Warning of health insurance ‘debt spiral’
Gilmore says increases in health insurance premiums for families ‘staggering’
Tánaiste Eamon Gilmore: said that if a hospital “can charge for the private bed it ought to be able to charge for the public bed rather than having the entire cost of that fall on the taxpayer”. Photograph: Dara Mac Dónaill
Legislation to charge health insurers for the use of public beds by private patients will be introduced before the Dáil summer recess.
Tánaiste Eamon Gilmore said that if a hospital “can charge for the private bed it ought to be able to charge for the public bed rather than having the entire cost of that fall on the taxpayer”.
The charge would raise €60 million out of a total payout by insurers of €2.2 billion. Mr Gilmore said “€60 million does not amount to a 15 per cent increase in premiums even if it were passed on”.
Those who suggested the move would result in a 15 per cent insurance cost rise “are exaggerating the impact of charging the insurance companies for the use of public beds”.
Fianna Fáil leader Micheál Martin had referred to media reports that people with private health insurance faced a further 15 per cent rise from July 1st, and he claimed repeated increases were not sustainable.
‘Centre cannot hold ’
“The centre cannot hold,” he claimed, citing analysts suggesting “we are in the beginning of a cycle that could spell the death-knell for the private health insurance market”.
Mr Martin said the Health Insurance Authority had issued a warning about this. Something had to be done to “stop what is in essence a debt spiral in the health insurance market”.
Mr Gilmore said the increases in health insurance premiums for families were “staggering” and this was a major issue.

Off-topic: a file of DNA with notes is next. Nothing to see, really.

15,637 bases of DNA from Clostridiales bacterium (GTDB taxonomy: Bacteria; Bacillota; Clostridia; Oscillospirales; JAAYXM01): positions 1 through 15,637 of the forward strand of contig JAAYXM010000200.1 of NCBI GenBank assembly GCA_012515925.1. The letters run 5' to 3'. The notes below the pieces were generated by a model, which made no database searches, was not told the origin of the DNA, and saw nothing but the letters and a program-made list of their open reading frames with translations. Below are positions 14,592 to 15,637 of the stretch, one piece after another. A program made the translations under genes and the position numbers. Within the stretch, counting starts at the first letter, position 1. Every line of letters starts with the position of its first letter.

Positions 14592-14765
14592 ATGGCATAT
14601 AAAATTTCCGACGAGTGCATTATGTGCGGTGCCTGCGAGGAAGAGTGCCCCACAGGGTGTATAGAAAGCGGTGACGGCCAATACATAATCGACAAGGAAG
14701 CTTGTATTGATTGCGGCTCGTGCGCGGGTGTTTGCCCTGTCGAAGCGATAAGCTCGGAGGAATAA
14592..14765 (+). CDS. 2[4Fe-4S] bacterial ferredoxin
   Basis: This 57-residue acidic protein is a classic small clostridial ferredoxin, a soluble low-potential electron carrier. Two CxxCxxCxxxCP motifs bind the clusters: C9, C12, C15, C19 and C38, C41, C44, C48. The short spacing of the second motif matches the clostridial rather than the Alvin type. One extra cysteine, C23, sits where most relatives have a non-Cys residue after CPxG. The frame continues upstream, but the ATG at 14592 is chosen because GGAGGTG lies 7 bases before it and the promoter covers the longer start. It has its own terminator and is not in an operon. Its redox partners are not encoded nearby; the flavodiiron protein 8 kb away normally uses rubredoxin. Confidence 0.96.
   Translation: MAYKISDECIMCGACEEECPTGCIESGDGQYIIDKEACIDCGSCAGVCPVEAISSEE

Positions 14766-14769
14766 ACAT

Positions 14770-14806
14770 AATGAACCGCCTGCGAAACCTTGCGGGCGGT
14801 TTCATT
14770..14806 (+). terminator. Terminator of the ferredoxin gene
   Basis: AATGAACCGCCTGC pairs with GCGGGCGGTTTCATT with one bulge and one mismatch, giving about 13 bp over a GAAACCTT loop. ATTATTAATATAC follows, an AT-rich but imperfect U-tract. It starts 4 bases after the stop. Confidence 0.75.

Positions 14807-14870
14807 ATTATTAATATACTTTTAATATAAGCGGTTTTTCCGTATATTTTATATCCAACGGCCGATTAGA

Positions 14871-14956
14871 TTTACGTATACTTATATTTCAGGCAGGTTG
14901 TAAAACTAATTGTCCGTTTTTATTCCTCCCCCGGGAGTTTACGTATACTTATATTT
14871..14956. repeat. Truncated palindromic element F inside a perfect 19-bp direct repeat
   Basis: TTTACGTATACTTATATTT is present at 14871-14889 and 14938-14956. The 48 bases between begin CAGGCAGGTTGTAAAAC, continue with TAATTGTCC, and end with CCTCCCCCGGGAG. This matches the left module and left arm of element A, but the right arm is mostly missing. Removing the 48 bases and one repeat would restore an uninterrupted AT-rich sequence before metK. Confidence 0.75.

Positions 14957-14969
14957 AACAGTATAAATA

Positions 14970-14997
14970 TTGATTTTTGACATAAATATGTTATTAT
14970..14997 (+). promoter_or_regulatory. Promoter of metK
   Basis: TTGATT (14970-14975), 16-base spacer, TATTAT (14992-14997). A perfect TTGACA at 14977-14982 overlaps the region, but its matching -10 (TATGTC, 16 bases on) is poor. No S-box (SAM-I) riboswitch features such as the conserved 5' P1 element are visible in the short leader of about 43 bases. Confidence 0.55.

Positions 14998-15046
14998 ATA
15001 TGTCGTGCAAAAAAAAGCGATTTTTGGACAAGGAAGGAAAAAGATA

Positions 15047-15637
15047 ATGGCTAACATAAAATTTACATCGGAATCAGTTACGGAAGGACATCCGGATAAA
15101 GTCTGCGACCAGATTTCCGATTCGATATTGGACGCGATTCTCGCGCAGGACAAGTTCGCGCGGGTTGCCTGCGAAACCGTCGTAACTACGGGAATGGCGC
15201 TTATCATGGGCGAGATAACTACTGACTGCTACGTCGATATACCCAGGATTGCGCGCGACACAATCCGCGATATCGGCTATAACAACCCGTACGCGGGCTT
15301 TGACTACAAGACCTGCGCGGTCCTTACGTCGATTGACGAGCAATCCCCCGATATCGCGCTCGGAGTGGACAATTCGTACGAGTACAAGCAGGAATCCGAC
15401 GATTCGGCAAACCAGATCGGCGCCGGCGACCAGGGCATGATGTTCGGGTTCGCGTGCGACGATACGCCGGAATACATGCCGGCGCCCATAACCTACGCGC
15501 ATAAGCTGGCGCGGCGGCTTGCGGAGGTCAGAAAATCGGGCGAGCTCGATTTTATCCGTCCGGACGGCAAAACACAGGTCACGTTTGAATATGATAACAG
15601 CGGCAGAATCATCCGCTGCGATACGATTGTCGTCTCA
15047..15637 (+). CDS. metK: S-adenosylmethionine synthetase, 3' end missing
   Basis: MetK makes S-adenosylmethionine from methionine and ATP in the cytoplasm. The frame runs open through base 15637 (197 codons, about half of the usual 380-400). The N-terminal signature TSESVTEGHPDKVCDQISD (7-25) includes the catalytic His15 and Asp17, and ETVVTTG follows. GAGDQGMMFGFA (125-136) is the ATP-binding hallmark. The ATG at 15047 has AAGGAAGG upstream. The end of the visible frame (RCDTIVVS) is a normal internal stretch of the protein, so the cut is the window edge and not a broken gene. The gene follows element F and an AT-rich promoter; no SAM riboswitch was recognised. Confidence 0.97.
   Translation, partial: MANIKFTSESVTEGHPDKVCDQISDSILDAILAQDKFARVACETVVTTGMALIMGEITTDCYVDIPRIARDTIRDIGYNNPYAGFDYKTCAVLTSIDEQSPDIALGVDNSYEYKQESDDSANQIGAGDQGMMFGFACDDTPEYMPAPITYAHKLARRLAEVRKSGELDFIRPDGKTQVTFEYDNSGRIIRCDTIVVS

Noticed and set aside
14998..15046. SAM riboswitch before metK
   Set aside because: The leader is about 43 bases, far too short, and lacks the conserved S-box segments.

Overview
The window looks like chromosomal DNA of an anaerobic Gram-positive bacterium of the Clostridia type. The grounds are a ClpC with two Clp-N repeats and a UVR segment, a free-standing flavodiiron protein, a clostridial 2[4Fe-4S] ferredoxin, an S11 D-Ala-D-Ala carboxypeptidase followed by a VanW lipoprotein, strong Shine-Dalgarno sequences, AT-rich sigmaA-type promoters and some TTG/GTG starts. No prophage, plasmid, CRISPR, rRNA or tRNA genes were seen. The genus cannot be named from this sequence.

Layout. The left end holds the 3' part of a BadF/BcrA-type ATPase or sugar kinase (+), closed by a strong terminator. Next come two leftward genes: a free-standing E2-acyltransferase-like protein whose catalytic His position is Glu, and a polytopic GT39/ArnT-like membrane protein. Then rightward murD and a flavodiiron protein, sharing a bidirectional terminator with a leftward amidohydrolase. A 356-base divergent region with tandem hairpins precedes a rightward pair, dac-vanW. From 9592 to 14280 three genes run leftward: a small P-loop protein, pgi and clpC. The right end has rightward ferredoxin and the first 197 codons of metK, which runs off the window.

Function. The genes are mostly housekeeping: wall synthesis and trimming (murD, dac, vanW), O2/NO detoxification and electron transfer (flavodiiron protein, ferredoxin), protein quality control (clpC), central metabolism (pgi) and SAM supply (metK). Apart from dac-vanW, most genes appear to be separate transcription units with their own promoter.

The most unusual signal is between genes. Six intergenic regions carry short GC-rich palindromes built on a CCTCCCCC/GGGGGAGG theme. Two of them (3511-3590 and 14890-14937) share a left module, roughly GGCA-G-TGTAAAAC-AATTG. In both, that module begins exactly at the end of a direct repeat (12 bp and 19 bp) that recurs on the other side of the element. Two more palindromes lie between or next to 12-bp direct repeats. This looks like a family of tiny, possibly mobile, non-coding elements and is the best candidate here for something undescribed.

There were other issues insurance companies needed to address relating to their cost base and the “very high level of other charges that are charged to the insurance companies, including hospital charges and charges by professionals”.
Their proposal was that public bed costs in a public hospital should be charged to the insurance company.
“The private health insurers charge for everything – the consultant, the anaesthetist and if it is a private bed, the bed – but at present the hospital cannot charge for the public bed.”
Major reform of the health services was under way to “reduce the cost of delivering them” and they were doing this while having to reduce the health service budget.
Mr Gilmore pointed out that private inpatients in public hospitals face maintenance charges of between €586 and €1,046 daily and this was separate to consultant fees. About 20 per cent of public beds were designated for private use, he said. “The change being proposed, which is in draft legislation coming forward, is to provide for charging for public beds.”
Mr Martin said 6,000 insurance subscribers were leaving every month. “Some 90,000 will leave between now and 2014, and 68,000 left last year.” The Government promised the “Dutch model” of universal health insurance but “there hasn’t even been a white paper in that regard”. Younger people were leaving in “droves” and not there to “cross-subsidise” older members.
He asked “where do the 20 per cent stand who have neither health insurance nor the medical card?
Mr Gilmore said a policy paper was published recently and progress was being made on the policy to implement universal health insurance, which “will take time to achieve”.